Under Ann and Conrad's Bungalow at the Four Seasons Resort at Bora Bora
1/1600th of a second at f 10, ISO 250, Aperture Priority.
I shoot Manual Mode 100% of the time - except for this shot. I knew that the light would widely vary depending on how much water was in front of the lens. Additionally I couldn't change my settings very easily with the camera in the Waterproof Case. So I knew that with an ISO of 250, and with a strong mid-aperture, like 10, that I would get a strong shutter speed - whether I was all the way underwater, half in the water, or all of the way out. With my camera in Aperture Priority, all I had to do was push the shutter button.
My strategy was to lock the focus in manually so that the camera wouldn't struggle trying to find the focus. I knew I would be moving around in the water quite a bit, so the Aperture had to be at least f 10 so that I could get their feet in focus, and the bungalows behind them. At f 10, if I moved closer or farther from their feet, chances are their feet would still be in focus. Treading water, I focused on their feet with Auto Focus, then turned off Auto Focus (back button focus would work, but there is no way to push that button through the Waterproof Case) and fired away.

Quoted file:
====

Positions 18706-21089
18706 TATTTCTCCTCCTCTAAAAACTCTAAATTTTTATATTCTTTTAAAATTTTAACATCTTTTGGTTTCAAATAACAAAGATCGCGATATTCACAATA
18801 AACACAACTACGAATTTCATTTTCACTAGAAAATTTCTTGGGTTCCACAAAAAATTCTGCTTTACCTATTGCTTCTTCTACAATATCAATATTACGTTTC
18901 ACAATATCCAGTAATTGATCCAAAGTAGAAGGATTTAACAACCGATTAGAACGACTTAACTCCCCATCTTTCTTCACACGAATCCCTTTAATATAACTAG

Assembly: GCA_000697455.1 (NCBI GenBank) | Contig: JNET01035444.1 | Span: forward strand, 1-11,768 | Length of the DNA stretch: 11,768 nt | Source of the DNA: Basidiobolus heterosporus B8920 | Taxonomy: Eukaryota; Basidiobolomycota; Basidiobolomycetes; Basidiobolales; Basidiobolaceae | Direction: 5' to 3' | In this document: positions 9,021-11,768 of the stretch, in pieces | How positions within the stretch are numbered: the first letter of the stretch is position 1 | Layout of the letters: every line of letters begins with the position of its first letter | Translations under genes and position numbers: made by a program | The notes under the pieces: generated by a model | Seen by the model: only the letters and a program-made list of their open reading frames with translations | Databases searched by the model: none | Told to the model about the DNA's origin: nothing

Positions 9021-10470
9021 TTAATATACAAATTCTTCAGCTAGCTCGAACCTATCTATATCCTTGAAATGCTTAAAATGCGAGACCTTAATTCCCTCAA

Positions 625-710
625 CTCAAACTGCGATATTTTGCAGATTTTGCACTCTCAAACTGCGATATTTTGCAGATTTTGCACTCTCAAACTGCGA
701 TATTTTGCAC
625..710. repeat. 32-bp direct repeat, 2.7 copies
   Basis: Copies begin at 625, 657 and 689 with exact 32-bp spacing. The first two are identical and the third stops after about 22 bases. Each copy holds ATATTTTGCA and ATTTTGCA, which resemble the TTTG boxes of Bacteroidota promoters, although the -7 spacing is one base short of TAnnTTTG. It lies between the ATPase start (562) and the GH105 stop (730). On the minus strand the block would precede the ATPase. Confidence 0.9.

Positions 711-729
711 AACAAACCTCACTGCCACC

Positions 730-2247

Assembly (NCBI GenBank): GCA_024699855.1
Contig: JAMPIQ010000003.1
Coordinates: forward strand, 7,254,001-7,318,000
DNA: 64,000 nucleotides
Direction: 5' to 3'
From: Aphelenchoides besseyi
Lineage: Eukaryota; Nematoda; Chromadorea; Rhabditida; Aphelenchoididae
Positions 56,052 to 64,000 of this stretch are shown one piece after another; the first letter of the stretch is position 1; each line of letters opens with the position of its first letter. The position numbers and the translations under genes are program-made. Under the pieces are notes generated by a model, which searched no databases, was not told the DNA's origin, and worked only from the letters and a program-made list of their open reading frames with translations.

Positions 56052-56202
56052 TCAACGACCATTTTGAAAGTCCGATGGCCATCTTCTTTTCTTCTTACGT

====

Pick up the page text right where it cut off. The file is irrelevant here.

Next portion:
I stayed in place by using fins (there was a strong current) and sitting on a life preserver to keep me from having to constantly tread water.
I used the Dicapac Camera Housing. It's is a great deal - it's only $60 on Amazon and works amazing! It is also very light and travels well. I used it over the whole trip and have since used it at several other beach weddings -it still works amazingly!
There is little post done on this shot, just brought up the exposure on their legs and brought in more sky. I use my own AlienSkin Exposure recipe on every retouched photo which adds warmth, saturation and minimal fade. Here is the untouched original: